The start location at the Acropolis is probably the best setting in the world for the start of a race. Such a fantastic spectacle and of such great importance. It’s hard to describe just how special this race feels. The emotions were building.
From here we were about to follow in the footsteps of ancient Athenian messenger Pheidippedes who was sent on foot to summon help from powerful Sparta to repel the invading Persians. A battle of immense significance in world history and key to democracy.
I was as excited as last year but so pleased that my family were here to share in this unforgettable experience. One extremely well timed visit for nature’s call gave me just minutes to get on the start line. A quick hug for the family and we were ready to rock!
My primary goal was a sub thirty finish, but I had dreams of trying to nail 28:48 for an auto qualifier via Spartathlon itself. However given the difficulty of this race and the number of variables that can conspire against you, it is sensible to have as your ultimate goal a finish first and foremost in your mind.
I opted for just four drop bags this year as unlike last year I had crew (two official and one supporting) I reckoned I could dispense with most of the drop bags I used last year but place a few key ones strategically in case of any crew rendezvous hiccups. This would save significantly on time, free my mind of worry and allow me to focus on getting to Sparta.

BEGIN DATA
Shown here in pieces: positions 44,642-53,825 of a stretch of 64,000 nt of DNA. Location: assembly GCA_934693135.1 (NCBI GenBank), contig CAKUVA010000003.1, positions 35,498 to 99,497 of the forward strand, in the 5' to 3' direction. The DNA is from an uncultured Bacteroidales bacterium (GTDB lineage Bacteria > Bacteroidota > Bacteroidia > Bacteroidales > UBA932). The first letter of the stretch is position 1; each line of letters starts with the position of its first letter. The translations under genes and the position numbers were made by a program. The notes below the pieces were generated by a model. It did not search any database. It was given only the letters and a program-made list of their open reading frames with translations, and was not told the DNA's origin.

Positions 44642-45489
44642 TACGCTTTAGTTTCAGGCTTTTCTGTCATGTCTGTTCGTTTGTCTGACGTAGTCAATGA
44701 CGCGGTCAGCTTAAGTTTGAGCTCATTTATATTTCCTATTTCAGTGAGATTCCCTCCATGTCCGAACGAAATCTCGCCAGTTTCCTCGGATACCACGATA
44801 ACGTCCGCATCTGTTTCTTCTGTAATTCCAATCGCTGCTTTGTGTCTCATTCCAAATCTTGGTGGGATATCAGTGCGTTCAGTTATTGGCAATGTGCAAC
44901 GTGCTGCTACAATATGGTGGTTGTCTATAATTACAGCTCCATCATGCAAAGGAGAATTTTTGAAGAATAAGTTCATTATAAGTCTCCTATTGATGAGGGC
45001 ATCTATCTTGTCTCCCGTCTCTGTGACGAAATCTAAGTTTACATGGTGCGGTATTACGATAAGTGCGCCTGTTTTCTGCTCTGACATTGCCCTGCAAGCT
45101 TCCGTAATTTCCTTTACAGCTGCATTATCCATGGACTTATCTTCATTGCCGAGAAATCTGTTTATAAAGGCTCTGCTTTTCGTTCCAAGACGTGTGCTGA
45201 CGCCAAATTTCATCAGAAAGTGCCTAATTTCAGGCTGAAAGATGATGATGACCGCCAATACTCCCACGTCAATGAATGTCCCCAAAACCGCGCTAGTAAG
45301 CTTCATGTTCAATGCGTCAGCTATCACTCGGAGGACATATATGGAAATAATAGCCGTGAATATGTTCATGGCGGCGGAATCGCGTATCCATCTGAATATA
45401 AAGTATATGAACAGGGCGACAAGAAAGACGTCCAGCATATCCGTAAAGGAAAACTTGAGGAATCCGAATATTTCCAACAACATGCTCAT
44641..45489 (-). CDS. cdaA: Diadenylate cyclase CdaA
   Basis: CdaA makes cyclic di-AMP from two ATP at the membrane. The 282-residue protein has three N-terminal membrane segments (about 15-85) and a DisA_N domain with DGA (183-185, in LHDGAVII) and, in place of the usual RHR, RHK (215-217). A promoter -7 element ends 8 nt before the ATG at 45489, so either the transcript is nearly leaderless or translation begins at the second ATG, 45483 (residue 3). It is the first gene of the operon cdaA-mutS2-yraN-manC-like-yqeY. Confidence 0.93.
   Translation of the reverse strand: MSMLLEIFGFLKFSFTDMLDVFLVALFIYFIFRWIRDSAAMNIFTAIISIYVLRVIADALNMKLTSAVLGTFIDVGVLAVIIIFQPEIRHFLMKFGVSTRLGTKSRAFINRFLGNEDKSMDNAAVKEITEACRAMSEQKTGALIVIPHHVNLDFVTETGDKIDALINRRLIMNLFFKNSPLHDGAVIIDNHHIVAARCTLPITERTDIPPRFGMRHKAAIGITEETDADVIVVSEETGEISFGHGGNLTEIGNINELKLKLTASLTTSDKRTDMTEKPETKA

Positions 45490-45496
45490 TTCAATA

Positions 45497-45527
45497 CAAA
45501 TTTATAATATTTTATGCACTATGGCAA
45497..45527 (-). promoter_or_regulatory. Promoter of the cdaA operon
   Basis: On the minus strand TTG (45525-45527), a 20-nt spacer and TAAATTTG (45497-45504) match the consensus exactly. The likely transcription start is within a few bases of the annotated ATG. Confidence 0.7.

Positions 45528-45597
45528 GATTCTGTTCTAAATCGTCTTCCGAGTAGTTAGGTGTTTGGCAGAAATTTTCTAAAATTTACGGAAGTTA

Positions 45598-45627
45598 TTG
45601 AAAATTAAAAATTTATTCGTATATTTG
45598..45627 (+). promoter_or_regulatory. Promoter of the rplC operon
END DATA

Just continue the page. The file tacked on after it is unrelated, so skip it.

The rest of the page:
My fuel was to be largely Tailwind who are one of our kind sponsors this year, but I also supplemented with banana, melon, raisins, a little soup and for the first time chocolate milk drink (at every CP that my crew were allowed at)
I know I had broken the golden rule here as you should never try something new on race day that you haven’t already tested in training, but I seldom suffer with stomach issues so I was prepared to risk the chocolate drink. I’d made a late decision that I needed to ensure I was consuming far more calories at key points in the race than I did last year.
Yes, I had educated my body to burn fat far more efficiently with my tough training regimen, but I was convinced that calorie deficit was a significant contributor to my slow down in previous races in excess of one hundred miles (especially over the last third) I remembered just how much I faded here last year between Tegea and Sparti and I feel sure it wasn’t just attributable to muscle fatigue.